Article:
Since Florida’s Collaborative Law Process Act became effective in July 2017, collaborative law has been gaining interest around the state for those contemplating dissolution and the practitioners interested in offering the method to their clientele.

Specifically, the collaborative law process is a unique non-adversarial process that preserves a working relationship between parties and reduces the emotional and financial toll of litigation in a divorce.

Those who wish to dissolve their marriage in an amicable manner with the assistance of trained professionals may wish to explore the collaborative dissolution process.

The collaborative practice of law is a voluntary dispute resolution process that can begin at any time before or after
a party files a petition for dissolution of marriage with a court. In the collaborative practice of law, both parties and their attorneys sign a collaborative participation agreement that describes the nature and scope of the matter; the parties voluntarily disclose all relevant and material information; the parties use good faith efforts to negotiate; and the parties may engage joint neutral mental health and financial professionals to assist with their negotiations.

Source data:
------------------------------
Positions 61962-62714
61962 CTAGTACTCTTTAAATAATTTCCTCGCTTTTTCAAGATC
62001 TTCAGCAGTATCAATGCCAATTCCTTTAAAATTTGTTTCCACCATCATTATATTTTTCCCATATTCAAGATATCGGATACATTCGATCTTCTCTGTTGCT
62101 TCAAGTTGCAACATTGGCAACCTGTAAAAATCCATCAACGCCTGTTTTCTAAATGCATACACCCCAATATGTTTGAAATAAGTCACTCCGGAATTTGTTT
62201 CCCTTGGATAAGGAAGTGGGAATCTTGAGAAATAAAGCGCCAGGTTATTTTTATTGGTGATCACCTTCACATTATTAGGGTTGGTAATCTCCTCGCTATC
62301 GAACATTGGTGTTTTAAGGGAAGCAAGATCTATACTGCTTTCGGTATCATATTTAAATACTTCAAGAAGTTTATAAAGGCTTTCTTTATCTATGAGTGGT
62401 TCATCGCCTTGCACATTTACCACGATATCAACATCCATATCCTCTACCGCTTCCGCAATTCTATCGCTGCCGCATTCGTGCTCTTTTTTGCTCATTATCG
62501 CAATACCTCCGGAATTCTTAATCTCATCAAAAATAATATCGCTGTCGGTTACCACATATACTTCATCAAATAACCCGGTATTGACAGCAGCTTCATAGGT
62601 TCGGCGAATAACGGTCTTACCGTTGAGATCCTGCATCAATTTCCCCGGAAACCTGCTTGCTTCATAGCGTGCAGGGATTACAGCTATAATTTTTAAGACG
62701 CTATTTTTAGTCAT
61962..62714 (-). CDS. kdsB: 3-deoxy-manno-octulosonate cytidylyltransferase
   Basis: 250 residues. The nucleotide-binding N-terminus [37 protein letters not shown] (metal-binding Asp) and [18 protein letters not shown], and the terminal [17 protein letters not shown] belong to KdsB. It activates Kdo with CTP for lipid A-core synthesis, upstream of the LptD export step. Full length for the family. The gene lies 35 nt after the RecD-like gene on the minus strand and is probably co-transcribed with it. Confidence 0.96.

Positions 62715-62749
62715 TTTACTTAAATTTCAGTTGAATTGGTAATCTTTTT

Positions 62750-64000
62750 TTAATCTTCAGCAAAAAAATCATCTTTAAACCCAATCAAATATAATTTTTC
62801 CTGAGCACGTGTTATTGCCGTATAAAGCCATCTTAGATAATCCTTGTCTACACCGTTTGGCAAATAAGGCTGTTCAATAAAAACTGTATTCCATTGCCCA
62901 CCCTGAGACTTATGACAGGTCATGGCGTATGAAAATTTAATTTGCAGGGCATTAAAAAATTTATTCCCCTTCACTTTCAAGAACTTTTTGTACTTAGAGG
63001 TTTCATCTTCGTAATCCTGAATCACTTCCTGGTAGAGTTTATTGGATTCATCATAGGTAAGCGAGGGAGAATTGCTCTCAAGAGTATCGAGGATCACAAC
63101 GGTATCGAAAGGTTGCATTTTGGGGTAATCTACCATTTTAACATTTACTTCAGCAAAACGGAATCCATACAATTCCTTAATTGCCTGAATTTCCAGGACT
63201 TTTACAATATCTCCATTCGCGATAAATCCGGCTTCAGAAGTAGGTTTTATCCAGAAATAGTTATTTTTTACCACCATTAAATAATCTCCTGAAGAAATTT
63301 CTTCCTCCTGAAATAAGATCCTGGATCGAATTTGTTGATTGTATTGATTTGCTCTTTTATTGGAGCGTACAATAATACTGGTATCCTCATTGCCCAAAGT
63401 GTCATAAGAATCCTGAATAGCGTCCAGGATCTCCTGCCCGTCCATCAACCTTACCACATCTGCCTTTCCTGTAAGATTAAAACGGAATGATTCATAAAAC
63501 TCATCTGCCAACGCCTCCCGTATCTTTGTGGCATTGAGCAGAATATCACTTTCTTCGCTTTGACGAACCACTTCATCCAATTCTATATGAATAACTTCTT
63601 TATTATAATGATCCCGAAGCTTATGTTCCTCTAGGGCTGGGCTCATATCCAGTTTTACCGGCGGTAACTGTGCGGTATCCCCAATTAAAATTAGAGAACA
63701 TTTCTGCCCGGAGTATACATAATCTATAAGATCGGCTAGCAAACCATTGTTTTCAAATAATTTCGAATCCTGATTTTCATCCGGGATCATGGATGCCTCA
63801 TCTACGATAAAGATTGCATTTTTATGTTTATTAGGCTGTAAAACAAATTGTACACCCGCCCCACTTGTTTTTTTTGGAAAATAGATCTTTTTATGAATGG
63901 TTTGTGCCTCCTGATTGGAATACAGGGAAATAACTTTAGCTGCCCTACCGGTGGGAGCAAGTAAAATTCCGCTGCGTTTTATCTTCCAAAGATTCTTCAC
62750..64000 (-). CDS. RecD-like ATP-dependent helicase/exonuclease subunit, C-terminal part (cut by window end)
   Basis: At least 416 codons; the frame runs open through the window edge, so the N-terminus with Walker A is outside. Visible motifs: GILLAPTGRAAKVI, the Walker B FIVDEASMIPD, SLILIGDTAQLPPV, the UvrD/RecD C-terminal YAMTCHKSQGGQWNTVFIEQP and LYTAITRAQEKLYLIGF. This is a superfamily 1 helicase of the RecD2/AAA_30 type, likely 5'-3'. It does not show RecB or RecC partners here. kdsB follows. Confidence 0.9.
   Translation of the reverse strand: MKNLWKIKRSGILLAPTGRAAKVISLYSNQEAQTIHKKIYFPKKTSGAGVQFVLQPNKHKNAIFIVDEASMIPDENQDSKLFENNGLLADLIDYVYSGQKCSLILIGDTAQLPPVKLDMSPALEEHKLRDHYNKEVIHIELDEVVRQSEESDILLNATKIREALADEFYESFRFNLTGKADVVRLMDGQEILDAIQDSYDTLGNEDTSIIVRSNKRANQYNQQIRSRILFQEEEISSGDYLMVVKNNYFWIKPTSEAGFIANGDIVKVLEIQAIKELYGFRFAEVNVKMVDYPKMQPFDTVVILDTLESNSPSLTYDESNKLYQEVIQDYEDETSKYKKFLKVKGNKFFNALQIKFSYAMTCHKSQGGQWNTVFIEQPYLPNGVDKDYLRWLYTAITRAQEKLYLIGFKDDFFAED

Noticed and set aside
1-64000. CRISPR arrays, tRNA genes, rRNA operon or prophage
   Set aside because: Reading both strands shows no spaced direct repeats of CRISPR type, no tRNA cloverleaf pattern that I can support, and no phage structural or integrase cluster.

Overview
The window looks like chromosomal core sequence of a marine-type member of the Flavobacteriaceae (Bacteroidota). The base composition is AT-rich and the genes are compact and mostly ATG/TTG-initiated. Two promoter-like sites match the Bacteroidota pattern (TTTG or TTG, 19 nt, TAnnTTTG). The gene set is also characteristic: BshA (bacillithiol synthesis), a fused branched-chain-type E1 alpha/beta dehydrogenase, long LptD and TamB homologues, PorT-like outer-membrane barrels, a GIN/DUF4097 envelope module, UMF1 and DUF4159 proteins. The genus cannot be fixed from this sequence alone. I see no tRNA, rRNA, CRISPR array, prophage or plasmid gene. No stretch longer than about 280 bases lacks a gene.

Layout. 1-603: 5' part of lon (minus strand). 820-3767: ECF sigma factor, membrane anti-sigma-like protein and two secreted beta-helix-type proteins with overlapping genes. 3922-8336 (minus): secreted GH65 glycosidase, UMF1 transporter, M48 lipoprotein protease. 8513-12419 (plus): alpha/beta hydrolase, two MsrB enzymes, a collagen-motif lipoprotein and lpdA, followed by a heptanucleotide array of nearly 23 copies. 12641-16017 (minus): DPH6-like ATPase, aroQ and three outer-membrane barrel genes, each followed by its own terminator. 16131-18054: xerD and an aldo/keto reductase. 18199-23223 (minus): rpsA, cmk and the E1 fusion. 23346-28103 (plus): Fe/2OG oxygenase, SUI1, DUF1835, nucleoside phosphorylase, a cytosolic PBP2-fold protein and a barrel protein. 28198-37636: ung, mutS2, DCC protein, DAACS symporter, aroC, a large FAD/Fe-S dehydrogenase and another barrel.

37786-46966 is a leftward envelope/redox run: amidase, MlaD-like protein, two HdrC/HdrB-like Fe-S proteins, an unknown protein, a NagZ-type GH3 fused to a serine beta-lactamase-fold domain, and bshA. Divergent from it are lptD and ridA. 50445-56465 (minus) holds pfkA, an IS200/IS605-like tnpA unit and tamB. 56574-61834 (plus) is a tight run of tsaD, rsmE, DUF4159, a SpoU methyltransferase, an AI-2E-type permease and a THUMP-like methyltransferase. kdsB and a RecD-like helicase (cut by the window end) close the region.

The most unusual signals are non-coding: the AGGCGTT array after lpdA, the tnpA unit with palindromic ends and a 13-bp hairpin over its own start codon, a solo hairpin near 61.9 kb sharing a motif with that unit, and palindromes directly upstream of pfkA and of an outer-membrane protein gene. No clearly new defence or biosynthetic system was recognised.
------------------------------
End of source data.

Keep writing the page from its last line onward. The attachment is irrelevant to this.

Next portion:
The goal of the collaborative process is for the parties to enter into a written settlement agreement that addresses all issues, which may include a parenting plan, division of their assets and debts, alimony, child support and attorney’s fees and costs. Should the collaborative process be unsuccessful in whole or in part, the parties must discharge the attorneys and other professionals and begin a contested dissolution proceeding through the court.

If you would like more information about the collaborative practice of family law, Aaron Johnson is a certified Collaborative Law Practitioner and can answer any questions you may have.

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